Due to the common-mode voltage error, the DC offset and to some extent the quantization noise, the output of the differential amplifier will deviate from the actual cell voltage of the fuel cell. This deviation is referred to as a residual voltage which is a measurement error that cannot be eliminated with common differential amplifier arrangements. As discussed previously, the residual voltage is proportional to the common-mode voltage of the inputs of the differential amplifier. This is not desirable since as the total number of individual fuel cells increases, the common-mode voltage of the inputs of the differential amplifiers increases. Therefore, the deviation in the measured cell voltage for those fuel cells at the top of the fuel cell stack 90 will be large enough to significantly affect the accuracy of the cell voltage measurement.
The above problem can be overcome if the measured voltage of the fuel cell is calculated based on a linear equation which uses the digital values obtained from the voltage measurement of each fuel cell. In order to perform the calculation, at least one voltmeter and a calibrator (both are not shown) are needed for reading voltage values during a calibration process. Preferably, the voltmeter is a high precision voltmeter.
The cell voltage for each fuel cell, measured by a given differential amplifier, can be calculated using the following equation:
Where: VR is the calibrated measured cell voltage;
VA/D is the output value of the A/D converter 70 during cell voltage measurement;
VA is the voltage applied differentially to the inputs of the differential amplifier during calibration;
VA/D (VA) is the output value of the A/D converter 70 when VA is applied to the inputs of the differential amplifier during calibration;
VA/D (V0) is the output value of the A/D converter 70 when the inputs of the differential amplifier are tied to ground during calibration;
VOFF is the voltage output of the differential amplifier when the inputs of the differential amplifier are tied to ground during calibration.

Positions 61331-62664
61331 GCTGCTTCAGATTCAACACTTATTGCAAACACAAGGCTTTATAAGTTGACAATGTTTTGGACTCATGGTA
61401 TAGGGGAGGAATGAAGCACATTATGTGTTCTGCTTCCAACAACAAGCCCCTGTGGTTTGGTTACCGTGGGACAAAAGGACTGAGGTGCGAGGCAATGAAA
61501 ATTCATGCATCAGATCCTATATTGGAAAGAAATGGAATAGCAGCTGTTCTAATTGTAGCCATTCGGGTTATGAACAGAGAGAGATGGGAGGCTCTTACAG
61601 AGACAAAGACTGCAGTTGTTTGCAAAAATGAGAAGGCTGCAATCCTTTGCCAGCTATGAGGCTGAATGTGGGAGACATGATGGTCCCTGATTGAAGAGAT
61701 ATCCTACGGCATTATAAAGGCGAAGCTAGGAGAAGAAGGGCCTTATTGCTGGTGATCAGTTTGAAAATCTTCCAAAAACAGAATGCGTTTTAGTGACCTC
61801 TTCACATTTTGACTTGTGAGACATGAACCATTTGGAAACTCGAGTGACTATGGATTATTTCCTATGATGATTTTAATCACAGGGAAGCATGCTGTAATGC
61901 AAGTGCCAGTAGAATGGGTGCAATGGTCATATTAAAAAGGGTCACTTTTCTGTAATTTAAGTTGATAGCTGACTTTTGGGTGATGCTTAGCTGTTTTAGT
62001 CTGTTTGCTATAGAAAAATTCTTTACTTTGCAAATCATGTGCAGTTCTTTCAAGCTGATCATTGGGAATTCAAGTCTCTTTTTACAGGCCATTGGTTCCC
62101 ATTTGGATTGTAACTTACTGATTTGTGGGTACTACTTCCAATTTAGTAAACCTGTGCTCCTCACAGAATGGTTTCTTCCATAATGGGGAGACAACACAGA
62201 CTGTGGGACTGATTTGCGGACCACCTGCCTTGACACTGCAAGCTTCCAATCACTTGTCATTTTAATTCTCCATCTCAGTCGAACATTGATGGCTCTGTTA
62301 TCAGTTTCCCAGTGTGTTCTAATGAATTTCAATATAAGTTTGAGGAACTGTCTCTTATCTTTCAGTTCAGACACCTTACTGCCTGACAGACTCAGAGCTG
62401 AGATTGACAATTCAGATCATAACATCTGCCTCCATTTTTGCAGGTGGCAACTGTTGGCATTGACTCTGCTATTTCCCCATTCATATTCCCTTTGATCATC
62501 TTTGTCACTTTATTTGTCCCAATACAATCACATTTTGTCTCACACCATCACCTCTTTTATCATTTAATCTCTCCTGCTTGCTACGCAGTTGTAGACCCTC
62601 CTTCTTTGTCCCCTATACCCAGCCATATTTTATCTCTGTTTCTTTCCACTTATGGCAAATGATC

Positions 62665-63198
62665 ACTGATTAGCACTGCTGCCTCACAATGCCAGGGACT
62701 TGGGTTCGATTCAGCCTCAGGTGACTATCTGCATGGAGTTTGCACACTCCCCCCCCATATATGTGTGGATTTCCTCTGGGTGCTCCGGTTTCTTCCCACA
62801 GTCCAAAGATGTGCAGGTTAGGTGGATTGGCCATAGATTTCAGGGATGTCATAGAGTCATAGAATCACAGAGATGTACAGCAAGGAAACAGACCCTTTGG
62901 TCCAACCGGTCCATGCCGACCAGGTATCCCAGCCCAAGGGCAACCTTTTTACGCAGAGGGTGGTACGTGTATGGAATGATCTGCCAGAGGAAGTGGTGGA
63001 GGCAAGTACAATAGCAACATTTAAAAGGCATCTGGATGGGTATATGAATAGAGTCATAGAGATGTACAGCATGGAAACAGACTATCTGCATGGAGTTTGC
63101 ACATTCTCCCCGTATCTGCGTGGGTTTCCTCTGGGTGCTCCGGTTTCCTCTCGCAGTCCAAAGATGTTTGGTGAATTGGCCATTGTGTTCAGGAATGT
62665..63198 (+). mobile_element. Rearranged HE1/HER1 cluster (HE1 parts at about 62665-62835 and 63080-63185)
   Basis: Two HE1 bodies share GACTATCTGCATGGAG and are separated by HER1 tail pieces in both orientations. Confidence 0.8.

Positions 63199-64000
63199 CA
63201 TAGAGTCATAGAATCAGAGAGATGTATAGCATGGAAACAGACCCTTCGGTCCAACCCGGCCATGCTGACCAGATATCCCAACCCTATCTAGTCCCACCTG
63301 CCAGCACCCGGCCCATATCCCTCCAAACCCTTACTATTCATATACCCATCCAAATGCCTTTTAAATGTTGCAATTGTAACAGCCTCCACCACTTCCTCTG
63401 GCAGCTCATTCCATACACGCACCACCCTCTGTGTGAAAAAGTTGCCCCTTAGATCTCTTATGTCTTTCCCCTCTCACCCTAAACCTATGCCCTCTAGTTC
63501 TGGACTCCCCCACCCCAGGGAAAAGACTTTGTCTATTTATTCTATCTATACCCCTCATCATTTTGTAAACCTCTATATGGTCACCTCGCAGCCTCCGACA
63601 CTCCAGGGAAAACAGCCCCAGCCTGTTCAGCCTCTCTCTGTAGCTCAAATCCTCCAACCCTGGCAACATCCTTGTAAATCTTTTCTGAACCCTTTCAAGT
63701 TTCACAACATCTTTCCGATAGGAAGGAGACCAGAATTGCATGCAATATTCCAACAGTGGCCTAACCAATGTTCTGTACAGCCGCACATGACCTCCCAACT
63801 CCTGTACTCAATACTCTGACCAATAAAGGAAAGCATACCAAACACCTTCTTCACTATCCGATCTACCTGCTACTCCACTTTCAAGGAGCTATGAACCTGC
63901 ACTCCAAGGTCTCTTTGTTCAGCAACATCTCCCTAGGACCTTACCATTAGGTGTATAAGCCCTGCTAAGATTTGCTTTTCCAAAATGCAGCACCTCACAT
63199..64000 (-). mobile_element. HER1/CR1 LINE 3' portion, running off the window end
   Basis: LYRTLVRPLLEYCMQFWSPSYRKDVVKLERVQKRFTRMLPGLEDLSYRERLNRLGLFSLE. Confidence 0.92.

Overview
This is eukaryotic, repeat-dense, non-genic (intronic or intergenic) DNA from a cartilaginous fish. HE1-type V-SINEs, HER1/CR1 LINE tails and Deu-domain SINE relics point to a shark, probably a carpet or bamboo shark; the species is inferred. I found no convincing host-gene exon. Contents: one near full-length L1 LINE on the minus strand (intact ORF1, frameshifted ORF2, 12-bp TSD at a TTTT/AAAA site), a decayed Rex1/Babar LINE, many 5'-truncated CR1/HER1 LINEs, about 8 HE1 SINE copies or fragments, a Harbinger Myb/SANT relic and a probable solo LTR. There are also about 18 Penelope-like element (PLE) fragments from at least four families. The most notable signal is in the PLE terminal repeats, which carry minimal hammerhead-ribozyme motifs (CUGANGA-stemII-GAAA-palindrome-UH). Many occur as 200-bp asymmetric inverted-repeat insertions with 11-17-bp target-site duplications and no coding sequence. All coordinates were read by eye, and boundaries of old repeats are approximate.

The above equation (1) removes the measurement errors to obtain the measured cell voltage for the fuel cell being measured. The voltage VOFF represents the DC offset and common-mode voltage errors. These errors are removed from the measured value since, based on the principle of superposition, the measured voltage will be the addition of the cell voltage plus these errors. Secondly, the factor VA/D/[VA/D(VA)−VA/D(V0)] is used to correlate the output of the A/D converter 70 to a meaningful value in Volts. This calculation may be carried out by CPU 20.
FIG. 3 illustrates the measurement error which occurs when measuring the cell voltage of a fuel cell, from the fuel cell stack 90, if calibration is not used. Assuming there are 102 fuel cells in the fuel cell stack 90 and that each fuel cell operates at 0.75V (i.e. the cell voltage is 0.75V), the actual common-mode voltage of the 102nd fuel cell is 75.75V (i.e. 0.75*101) as shown in FIG. 3. If a residual voltage error of +50 mV occurs at the output of the differential amplifier 68 connected to the 102nd fuel cell, the output of the differential amplifier 68 will be 0.8V (i.e. 0.75+0.05) instead of 0.75V and it has unity gain. Typically, it is expected that differential DC voltages can vary in the range up to 0.05 Volts.
Referring now to FIG. 4, the measurement error can be eliminated by calibrating the differential amplifier 68 with a calibrator 140 that provides the exact common-mode voltage and the cell voltage that would be expected for 102nd fuel cell which in this example are 75.75V and 0.75V respectively; as shown, a calibrator 140 can be used for each differential amplifier 68. When the calibrator is employed to calibrate the differential amplifier 68, the common-mode voltage error and the DC offset of the differential amplifier will be obtained. However, during actual measurement in normal usage, the output of the differential amplifier 68 will be the same as it was before calibration was performed (i.e. 0.80V in the example). Thus, the equation (1) must be used to obtain the actual cell voltage and significantly reduce the residual error.
Although it is difficult to anticipate the actual cell voltage of each fuel cell that will occur in use, it is known that individual fuel cells operate between approximately 0.5V to 1.0V during normal operation. By applying a calibrator that provides voltage levels close to these cell voltages, the plurality of differential amplifiers 62, 64, etc may be calibrated before they are used to measure the cell voltages. Therefore, the common-mode voltage error and the DC offset of each differential amplifier can be obtained. Consequently, by calibrating each differential amplifier, the accuracy of the fuel cell voltage measurement considerably increases.